Student leaders need to let go of any hatred (or even a simple bias) they may have toward certain groups. I study leadership across the globe, and I’ve examined the practices of leaders including corporate CEOs and national leaders. I have seen situations where someone becomes a CEO and actively works to undermine particular departments they simply do not like. I have seen situations where someone becomes president of a country and exacts revenge on the ethnic group they view as their oppressor. I encourage student leaders to practice forgiveness and inclusivity, similar to what former South African President Nelson Mandela did. Upon his release from 27 years in prison, Mandela went to visit the homes of his former prison guards to express forgiveness.
Once students release negative biases, they can work toward a second step of “release”–releasing people around them who no longer represent where they want to go as a leader. I tell leaders that they are a direct reflection of their five closest friends. If their friends are racist, homophobic, Islamophobic, sexist, petty, passive-aggressive, or express other biases, chances are the leaders are as well. Student leaders must associate themselves with people who represent not where they are, but where they want to go.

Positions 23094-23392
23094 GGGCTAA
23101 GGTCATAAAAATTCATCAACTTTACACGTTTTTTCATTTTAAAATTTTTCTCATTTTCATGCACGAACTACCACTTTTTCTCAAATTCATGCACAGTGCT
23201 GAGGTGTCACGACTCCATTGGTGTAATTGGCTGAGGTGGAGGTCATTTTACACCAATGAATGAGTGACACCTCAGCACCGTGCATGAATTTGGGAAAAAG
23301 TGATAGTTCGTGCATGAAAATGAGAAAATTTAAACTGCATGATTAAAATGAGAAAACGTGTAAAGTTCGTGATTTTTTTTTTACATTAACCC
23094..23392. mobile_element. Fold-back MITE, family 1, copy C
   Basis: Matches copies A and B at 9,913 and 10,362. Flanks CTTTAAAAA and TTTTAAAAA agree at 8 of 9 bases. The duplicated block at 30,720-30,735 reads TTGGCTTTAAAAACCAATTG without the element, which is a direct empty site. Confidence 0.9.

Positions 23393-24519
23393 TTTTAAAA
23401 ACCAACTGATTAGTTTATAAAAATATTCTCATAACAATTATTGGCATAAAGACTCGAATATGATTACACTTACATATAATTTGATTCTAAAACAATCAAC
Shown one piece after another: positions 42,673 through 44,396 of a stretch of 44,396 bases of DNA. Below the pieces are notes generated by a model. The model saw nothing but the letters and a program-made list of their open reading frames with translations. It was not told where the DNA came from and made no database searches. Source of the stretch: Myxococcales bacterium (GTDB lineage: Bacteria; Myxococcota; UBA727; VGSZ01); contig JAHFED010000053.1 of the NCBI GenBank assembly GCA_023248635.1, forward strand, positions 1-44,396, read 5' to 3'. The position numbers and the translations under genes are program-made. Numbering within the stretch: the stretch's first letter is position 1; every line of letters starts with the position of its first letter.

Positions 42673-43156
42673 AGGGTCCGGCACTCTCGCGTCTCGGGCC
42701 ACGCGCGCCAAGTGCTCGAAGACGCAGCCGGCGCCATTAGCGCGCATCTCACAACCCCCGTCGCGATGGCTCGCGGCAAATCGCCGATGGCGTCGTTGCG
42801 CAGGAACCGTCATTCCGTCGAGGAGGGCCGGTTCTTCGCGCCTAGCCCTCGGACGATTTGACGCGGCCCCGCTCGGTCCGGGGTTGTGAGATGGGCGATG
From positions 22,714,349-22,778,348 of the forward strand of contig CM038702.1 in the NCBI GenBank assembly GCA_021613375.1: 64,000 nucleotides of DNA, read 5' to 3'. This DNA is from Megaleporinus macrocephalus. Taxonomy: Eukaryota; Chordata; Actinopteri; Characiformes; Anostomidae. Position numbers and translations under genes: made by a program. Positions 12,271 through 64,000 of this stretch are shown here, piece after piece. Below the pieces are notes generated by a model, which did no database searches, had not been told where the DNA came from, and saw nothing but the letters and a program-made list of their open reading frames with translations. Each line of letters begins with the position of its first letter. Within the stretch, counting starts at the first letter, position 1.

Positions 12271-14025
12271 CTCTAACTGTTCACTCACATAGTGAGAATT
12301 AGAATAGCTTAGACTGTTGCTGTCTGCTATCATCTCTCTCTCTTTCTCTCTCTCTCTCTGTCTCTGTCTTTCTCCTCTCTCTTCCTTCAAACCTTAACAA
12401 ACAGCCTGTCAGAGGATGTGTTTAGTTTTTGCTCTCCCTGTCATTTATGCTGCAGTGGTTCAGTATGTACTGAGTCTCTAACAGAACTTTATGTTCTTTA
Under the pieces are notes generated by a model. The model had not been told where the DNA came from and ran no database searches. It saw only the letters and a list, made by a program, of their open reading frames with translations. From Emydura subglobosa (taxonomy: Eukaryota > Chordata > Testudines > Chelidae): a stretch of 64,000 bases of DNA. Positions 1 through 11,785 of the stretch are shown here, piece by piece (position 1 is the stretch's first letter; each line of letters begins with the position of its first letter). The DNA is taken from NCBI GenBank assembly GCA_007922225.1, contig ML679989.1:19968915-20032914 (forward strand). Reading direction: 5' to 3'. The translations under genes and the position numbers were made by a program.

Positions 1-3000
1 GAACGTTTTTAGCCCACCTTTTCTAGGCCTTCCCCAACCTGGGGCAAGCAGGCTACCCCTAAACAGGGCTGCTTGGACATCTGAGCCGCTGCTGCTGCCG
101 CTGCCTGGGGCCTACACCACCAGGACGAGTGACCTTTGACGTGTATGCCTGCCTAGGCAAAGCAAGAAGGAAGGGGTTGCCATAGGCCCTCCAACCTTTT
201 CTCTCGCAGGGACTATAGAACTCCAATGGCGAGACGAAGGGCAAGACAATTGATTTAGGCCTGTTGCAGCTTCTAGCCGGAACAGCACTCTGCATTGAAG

Also, especially in this world of social media, student leaders need to understand that they must be careful with their “friends” and what they post on social media because colleges and potential employers can view these sites to gain information about the student. An article titled “Social Media Trends in College Admissions: What to Know for 2017” on educational consultant site Ivywise.com shared results from a Kaplan Test Prep 2016 survey of nearly 400 college admissions officers across the U.S. It found that “37 percent of admission officers have found things online that could negatively affect an applicant-mostly illegal activity like underage drinking, other criminal offenses, or inappropriate posts or behavior.” As an alternative, “Keep your profiles clean and use them to highlight your activities and interests,” notes the article.
Student leaders must overcome their fears, as this feeling keeps people from thinking clearly. Students must be guided by their goals and their vision—not their anxieties. One cannot serve effectively if they are governed by worry or distress. Fear can keep students from even attempting to start a program because they’re concerned about what people will think.
Author and motivational speaker Zig Ziglar said that fear simply means “False Evidence Appearing Real.” This means that most of the issues people worry about will not happen, so instead they should focus on working daily toward their goals. As Dr. Martin Luther King Jr. said, “Cowardice asks the question, is it safe? Expediency asks the question, is it politic? Vanity asks the question, is it popular? But, conscience asks the question, is it right?” Student leaders must acknowledge the fear they may feel, but focus more on what is right. Leadership can be a daunting task, but it is a task worth pursuing if student leaders are truly interested in serving their communities.